On the micro scale, choosing the right service program can be a daunting task. Lab managers seek the optimal balance of risk, quality, and costs. A poor choice can affect the quality and reliability of the service that the lab provides.

Cost control is also a preoccupation of IVD manufacturers. Most of the instruments and reagent kits used in the mature core lab test segments are supplied by the top IVD companies, including Abbott Diagnostics, Bayer Diagnostics (now Siemens Medical), Beckman Coulter, Dade Behring (soon to be part of Siemens Medical), Ortho Clinical Diagnostics (a Johnson & Johnson company), and Roche Diagnostics. Since most of these products are considered commodities, there is little product differentiation and fierce price competition. Profit margins are thin. The average annual revenue growth for these top-tier companies is 4–6%—considerably less than the 18–50% growth experienced by IVD companies that concentrate on specialized and esoteric assays.

A Trend in the Making?

The Kalorama study demonstrated that there is currently little or no differentiation among the service programs offered by the major core lab suppliers. All companies cover training costs and on-site system integration. They all offer 24/7/365 troubleshooting hotlines and service contracts to suit every type and size of lab.

It is also apparent that the remote equipment diagnostics feature is no longer a novelty. With continued improvements in communication technology, on-line communication via an intranet is becoming a standard product feature in thermal cyclers, as well as chemistry, hematology, immunoassay, and coagulation instruments.

The companies interviewed by Kalorama indicated that their service programs are tailored to meet their clients' needs. As a result, changes in the competitive landscape for lab suppliers may be on the way—and soon. For many years, hospitals have outsourced nonclinical services such as security, catering, laundry, and maintenance. Now, the rumor mill is hinting at a coming trend toward the outsourcing of managed clinical services.

Managed clinical service providers gain more than preferred vendor status. For a fee, the provider assumes the ownership and risk for the service and maintenance activities related to all laboratory instrumentation and equipment, regardless of the vendor. The provider guarantees service cost reductions, minimum equipment downtime, and maximum utilization.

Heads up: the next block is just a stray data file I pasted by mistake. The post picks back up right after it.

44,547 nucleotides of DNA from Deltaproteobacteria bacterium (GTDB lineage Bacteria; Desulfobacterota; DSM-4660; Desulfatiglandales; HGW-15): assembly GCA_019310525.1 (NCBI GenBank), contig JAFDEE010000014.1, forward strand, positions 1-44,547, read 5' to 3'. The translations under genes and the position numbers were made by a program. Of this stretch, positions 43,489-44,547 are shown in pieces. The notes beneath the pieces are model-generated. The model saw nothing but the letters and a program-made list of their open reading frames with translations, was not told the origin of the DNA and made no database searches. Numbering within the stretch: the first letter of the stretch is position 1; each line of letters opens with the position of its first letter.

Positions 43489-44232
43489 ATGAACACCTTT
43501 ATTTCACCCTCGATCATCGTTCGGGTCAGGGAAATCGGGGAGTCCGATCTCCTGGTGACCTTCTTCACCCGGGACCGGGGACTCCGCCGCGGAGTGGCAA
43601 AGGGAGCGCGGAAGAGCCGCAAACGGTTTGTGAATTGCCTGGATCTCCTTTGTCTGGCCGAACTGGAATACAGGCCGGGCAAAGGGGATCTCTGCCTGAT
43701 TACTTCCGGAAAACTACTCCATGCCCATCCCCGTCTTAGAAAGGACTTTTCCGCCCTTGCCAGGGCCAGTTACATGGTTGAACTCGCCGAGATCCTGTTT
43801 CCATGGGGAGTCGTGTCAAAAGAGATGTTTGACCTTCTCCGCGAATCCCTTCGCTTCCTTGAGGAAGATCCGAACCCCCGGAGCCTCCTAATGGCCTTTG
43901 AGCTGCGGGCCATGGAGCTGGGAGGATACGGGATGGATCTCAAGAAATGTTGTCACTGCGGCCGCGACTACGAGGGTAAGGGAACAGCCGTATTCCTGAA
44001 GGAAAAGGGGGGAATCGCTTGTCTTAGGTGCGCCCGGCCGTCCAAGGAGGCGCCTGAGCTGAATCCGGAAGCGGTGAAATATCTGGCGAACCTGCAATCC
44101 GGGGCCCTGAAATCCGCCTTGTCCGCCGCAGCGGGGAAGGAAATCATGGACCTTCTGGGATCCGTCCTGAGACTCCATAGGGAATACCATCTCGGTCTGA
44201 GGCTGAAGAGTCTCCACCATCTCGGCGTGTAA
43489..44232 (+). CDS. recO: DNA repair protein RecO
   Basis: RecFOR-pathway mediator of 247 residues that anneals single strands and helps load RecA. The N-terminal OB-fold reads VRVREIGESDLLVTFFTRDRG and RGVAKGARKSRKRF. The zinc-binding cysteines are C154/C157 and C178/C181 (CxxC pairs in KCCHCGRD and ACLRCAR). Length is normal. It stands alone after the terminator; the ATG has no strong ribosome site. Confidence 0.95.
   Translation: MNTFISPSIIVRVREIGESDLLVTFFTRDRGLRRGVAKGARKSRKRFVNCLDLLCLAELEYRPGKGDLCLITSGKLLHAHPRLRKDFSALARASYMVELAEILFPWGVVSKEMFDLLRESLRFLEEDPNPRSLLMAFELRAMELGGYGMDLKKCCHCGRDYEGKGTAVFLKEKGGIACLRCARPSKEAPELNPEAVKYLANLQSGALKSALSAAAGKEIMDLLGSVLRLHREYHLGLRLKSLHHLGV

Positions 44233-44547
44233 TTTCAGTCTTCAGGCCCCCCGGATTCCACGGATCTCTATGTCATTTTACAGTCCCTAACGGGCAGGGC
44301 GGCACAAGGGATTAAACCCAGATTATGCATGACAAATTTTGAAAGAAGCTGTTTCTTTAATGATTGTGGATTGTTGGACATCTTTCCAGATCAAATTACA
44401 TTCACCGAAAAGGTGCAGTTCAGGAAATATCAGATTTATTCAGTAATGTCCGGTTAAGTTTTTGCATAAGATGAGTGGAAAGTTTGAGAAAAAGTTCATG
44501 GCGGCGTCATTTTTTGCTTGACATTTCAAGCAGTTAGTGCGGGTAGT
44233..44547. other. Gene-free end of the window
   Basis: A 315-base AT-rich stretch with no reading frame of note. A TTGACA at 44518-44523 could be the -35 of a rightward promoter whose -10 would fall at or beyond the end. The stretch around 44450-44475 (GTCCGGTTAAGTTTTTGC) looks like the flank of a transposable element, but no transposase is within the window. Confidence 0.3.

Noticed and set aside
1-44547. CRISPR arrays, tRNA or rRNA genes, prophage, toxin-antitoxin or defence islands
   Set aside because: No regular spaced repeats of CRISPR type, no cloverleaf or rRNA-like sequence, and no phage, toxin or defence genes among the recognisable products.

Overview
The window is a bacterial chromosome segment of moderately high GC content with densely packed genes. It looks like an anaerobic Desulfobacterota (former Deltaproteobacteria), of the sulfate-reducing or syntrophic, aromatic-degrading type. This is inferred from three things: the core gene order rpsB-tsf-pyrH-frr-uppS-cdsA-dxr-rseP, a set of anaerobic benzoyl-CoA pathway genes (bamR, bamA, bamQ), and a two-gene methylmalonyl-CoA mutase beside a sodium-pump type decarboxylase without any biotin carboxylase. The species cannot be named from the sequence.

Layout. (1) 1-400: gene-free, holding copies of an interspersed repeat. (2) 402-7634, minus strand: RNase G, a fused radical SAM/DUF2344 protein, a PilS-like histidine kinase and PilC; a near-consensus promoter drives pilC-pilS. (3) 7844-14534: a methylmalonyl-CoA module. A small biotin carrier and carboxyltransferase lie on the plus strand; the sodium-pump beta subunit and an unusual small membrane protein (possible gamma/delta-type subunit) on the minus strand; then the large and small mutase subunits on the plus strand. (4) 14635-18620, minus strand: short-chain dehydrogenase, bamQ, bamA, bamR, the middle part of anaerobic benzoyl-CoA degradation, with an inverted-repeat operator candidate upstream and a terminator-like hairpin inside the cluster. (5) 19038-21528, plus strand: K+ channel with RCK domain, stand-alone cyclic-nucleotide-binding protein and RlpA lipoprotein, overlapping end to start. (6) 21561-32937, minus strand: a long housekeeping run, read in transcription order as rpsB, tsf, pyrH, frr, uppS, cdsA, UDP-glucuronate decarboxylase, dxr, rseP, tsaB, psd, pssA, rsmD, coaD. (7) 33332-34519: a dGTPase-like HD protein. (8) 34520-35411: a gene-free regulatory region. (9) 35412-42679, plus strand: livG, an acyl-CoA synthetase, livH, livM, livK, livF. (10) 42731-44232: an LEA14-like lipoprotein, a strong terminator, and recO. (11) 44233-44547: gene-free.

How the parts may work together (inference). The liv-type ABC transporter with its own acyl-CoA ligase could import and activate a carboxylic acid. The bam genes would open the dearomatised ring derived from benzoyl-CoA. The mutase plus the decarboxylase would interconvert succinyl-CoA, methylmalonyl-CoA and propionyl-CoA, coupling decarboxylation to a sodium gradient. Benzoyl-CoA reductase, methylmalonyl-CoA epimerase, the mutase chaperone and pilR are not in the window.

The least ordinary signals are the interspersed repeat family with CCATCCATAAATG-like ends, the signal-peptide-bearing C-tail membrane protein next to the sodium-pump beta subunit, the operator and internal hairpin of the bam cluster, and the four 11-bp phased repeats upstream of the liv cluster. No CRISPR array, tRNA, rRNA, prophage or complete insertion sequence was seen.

The Kalorama research indicates that this type of program is already being offered to U.S. research and life sciences laboratories by a number of companies, including Beckman Coulter (SiteMAX), Thermo Fisher Scientific, and VWR. Also, the Siemens Medical imaging group offers an integrated service management plan that provides single-point multivendor solutions—essentially a single source for maintenance and repair on all key equipment, regardless of manufacturer.

These types of service agreements have already been adopted by hospital systems in the United Kingdom and several Northern European countries. There, a variety of service and procurement agreements have taken shape as asset management or managed service agreements.

However, adoption of such agreements in the United States may come slowly. The Kalorama survey asked interviewees whether they would be interested in a plan whereby one company would handle all their instrument service and maintenance activities, even for competitors' instruments. Overall, the interviewees voted for the status quo. One obstacle indicated by respondents was the concern that they might lose access to proprietary software and instrument information systems if they went with a one-stop service plan.

So for now, in spite of their seemingly generic nature, IVD service agreements remain a highly competitive area and a major component of product differentiation.


1. Diagnostic Equipment Service Conundrum: How Much Is Too Much?, How Little Is Too Little? ( New York City: Kalorama Information, 2007).

Shara Rosen is a senior analyst with Kalorama Information ( New York City).

© 2007 Canon Communications LLC